Crude oil spill off Newfoundland coast deemed impossible to clean up

November 27, 2018 by  
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The SeaRose FPSO — a floating production, storage and offloading vessel in the White Rose oil and gas field near Newfoundland’s coast — spilled an estimated 66,000 gallons (250,000 liters) of crude earlier this month, making it the largest oil spill in the province’s maritime history. To make matters worse, according to Canadian provincial regulators, the huge spill cannot be cleaned up. The operator responsible for the incident is Husky Energy, and the spill happened when the vessel “experienced a loss of pressure” in an oil flowline. Husky Energy had halted production the day before due to bad weather , and the spill occurred when the company was preparing to restart production. Related: This magnetic wand cleans up oil spills in a snap Three days after the spill, the regulators reportedly did not see any signs of an oil sheen on the water . According to Scott Tessier, chief executive of The Canada-Newfoundland and Labrador Offshore Petroleum Board (C-NLOPB), the absence of a sheen means the oil has broken down so much that it has become impossible to clean up. EcoWatch reported that Husky Energy has shut-in and secured all of its wells , and the company has also halted production and drilling operations. C-NLOPB, which is the federal agency that regulates petroleum production, has launched a formal investigation into the spill, and will release its findings once they are available. The board noted that this recent spill shows that we cannot underestimate the risks in offshore oil activity. It also said that it had deployed four surveillance flights and an offshore support vessel to assess the extent of the spill and look for effects on wildlife . At the time of writing, 14 seabirds have been impacted by the spill. Via EcoWatch , The Canadian Press and The Guardian Image via Catmoz

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Crude oil spill off Newfoundland coast deemed impossible to clean up

Time to put the flame out scented candles can cause disease and poor air quality

November 27, 2018 by  
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Candle season is in full effect as winter days quickly approach. Candles are a great accent to incorporate into home decorations and also to photograph as the little flickering flames in the jar illuminate dark evenings at home. Scented candles are nice to look at and even nicer to breathe in, but your favorite candle can cause more damage than you imagine. In the age of social media influencers and luxury brands promoting their one-of-a-kind scents, it’s no wonder why  candle sales are soaring . But there is a dark truth hidden behind the feel-good aromas and warm coziness that candles convey — disease and  pollution . The majority of manufactured candles are made from paraffin wax, which is a byproduct in the petroleum refining chain. In a sense, it’s the bottom of the barrel or the worst of the worst. When certain candles are burned, they release toluene and benzene, both of which are known carcinogens . Related: Handmade fruit candles look realistic enough to eat In a study by Southern Carolina State University , researchers compared petroleum-based and vegetable-sourced candles to determine their emissions. Researchers let candles burn for up to six hours in a small box and collected and analyzed air quality . The study concluded that candles that are paraffin-based (the most popular kind) emitted toxic chemicals such as toluene and benzene. “The paraffin candles we tested released unwanted chemicals into the air. For a person who lights a candle every day for years or just uses them frequently, inhalation of these dangerous pollutants drifting in the air could contribute to the development of health risks like cancer, common allergies and even asthma,” said Ruhullah Massoudi, a chemistry professor at Southern Carolina State University. “None of the vegetable-based candles produced toxic chemicals.” Fragrance is also dangerous, because “over the past 50 years, 80 to 90 percent of fragrances have been synthesized from petroleum and some of the commonly found harmful chemicals in fragranced products include acetone, phenol, toluene, benzyl acetate and limonene,” according to a 2009 study,  Fragrance in the Workplace is the New Second-Hand Smoke by the University of Maryland. A 2001 EPA  report mentions that burning candles indoors can cause air pollution and “may result in indoor air concentrations of lead above EPA-recommended thresholds.” The lead found in the soot comes from the metal-core wicks that help keep the wick upright. If you must keep a candle or two in your home, the safest option is to purchase unscented organic soy or beeswax candles. Essential oil diffusers are also a great way to keep your home smelling fresh this holiday season or year-round. Via Treehugger Images via Tatlin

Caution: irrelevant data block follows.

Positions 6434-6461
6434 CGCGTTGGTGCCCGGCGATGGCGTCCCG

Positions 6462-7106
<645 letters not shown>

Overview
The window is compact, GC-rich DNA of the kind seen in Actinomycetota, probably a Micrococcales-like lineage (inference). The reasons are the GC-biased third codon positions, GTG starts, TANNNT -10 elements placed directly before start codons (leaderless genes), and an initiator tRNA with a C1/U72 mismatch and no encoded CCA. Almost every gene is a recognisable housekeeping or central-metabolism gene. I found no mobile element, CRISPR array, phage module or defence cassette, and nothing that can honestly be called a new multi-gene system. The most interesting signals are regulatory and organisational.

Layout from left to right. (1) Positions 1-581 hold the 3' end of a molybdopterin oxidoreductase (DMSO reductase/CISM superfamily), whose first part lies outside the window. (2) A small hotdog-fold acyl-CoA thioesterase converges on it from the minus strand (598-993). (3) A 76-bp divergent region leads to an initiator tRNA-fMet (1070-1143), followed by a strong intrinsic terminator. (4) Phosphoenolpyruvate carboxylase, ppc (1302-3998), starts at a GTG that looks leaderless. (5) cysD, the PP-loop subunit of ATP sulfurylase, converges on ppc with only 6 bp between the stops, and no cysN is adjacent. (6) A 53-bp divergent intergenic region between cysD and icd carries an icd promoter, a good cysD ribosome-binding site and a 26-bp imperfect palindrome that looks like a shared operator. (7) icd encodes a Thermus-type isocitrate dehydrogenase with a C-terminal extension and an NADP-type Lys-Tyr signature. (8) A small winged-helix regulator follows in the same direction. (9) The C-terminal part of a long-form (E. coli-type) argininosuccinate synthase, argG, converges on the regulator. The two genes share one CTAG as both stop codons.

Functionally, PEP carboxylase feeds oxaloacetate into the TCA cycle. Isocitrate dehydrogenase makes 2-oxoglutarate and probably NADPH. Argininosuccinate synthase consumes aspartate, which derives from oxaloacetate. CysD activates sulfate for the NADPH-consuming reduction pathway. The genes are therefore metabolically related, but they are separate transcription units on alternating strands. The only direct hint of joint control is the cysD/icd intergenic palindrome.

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Time to put the flame out scented candles can cause disease and poor air quality

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